I never used to clip cat's back claws, but that story convinced me! Albus is completely indoors so he really doesn't need them and I only cut the sharpest points off- not as short as I do the front.

So scary!
post #33 of 40
Lsanders, was the cat whose scratch caused this terrible infection an outdoor kitty? Did they ever identify exactly what the infectious agent was?

I ask because I get scratched all the time, just by accident (no vicious kitties here!), and I do get redness and pain now and then, but it always goes away on its own. So I think maybe keeping our kitties indoors-only is protecting us from the really serious infectious agents.

Or is that just wishful thinking? It concerns me, because my mom is 83, and her skin has thinned so that she gets scratched very easily. So far so good, but... one hates to rely on luck alone. If there's anything more you can tell us, I'd sure like to know!
post #34 of 40
I was cat sitting several months back and one of my neighbor's stud males got spooked and dug into my wrist when I was moving him, narrowly missing the artery! I remembered what the groomer at the vet had told me, and decided to try it for the initial treatment, and would seek medical care later if needed.

She recommended running a sink or filling a basin with water as hot as you could stand it, and then adding a generous amount of bleach. Soak the affected part in it until the water cooled to tepid. Then wash with soap and water, apply antibiotic ointment and dress it loosely.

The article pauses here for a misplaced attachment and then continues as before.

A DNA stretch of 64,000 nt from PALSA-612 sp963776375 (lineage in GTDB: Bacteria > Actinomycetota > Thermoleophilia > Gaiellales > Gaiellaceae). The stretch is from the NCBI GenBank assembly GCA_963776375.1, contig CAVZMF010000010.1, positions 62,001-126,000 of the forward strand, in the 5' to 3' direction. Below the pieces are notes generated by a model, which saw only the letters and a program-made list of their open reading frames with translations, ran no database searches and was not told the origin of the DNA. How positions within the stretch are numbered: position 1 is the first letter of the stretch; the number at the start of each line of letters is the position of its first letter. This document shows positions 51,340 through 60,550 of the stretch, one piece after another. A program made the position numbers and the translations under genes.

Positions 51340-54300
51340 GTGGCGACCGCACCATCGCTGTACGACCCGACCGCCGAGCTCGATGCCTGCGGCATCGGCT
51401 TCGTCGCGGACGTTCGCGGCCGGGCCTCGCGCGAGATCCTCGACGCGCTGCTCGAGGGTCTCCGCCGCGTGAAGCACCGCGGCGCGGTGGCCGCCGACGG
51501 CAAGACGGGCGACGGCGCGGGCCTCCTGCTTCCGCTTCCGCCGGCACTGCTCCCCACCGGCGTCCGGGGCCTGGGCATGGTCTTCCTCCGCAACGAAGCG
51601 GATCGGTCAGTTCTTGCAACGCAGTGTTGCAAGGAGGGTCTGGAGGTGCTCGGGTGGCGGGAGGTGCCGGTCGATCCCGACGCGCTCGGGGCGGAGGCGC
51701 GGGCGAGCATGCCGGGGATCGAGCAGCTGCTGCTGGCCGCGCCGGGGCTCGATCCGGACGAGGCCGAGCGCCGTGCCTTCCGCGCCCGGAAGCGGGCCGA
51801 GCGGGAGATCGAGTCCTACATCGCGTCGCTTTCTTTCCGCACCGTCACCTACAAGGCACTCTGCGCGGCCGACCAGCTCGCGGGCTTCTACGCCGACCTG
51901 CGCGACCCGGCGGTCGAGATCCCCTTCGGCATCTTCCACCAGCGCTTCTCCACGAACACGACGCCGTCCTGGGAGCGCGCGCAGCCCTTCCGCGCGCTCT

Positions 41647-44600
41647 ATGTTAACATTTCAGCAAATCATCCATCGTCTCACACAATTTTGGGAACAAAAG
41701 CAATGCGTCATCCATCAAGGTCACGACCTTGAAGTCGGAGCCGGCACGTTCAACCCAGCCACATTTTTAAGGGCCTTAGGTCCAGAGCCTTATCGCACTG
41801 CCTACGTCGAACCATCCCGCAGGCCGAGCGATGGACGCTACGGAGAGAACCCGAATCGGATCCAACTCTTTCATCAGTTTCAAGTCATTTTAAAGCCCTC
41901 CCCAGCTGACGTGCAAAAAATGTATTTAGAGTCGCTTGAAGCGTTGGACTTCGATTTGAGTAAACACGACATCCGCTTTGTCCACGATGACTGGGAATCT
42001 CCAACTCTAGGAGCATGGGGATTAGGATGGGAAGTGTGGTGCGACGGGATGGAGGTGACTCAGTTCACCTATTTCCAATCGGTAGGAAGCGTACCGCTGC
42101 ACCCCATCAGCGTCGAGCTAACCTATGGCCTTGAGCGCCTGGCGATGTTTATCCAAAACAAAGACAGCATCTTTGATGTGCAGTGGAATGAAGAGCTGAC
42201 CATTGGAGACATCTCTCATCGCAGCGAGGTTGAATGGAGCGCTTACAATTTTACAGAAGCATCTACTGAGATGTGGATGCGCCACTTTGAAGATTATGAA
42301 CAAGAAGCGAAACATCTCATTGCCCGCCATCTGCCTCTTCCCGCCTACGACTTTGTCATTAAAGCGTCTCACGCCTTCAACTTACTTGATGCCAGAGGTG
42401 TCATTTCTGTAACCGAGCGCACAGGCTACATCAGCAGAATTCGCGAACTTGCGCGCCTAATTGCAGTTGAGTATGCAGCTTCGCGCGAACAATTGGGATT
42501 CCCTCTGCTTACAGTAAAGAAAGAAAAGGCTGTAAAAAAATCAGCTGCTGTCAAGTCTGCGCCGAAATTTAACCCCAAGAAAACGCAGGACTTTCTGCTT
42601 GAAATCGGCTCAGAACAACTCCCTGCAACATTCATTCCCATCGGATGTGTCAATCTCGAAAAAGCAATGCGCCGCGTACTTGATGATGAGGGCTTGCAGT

I did all that, and sprayed some colloidal silver on the wounds prior to dressing them as well. I did have some minor swelling and oozing, along with aching from the traumatized tissue itself, but no infection set in. The wounds healed without a scar.

I will reiterate that I was prepared to seek further medical attention if needed. I have a history of severe allergies to most antibiotics so I'm careful to attempt to use them only if ABSOLUTELY NECESSARY. Luckily, none of that was needed. I do believe the early treatment with bleach water is a good one!

post #35 of 40
Bleach does kill practically everything. Which is why I use is as a sterilizing cleaner (plus bleach water is one of the cheapest things to clean with). My trials with C. diff proved how important it can be.

Indoors or outdoors, your cats will pick up plenty of bacteria. Your home is teeming with it, there's really little you can do for the most part. Some of the most dangerous bacterias naturally live on our skin, in our mouths, noses, and bodies. I might also add, this is why its best to keep your bathroom door shut or close the toilet lid - so you don't give your cat anything.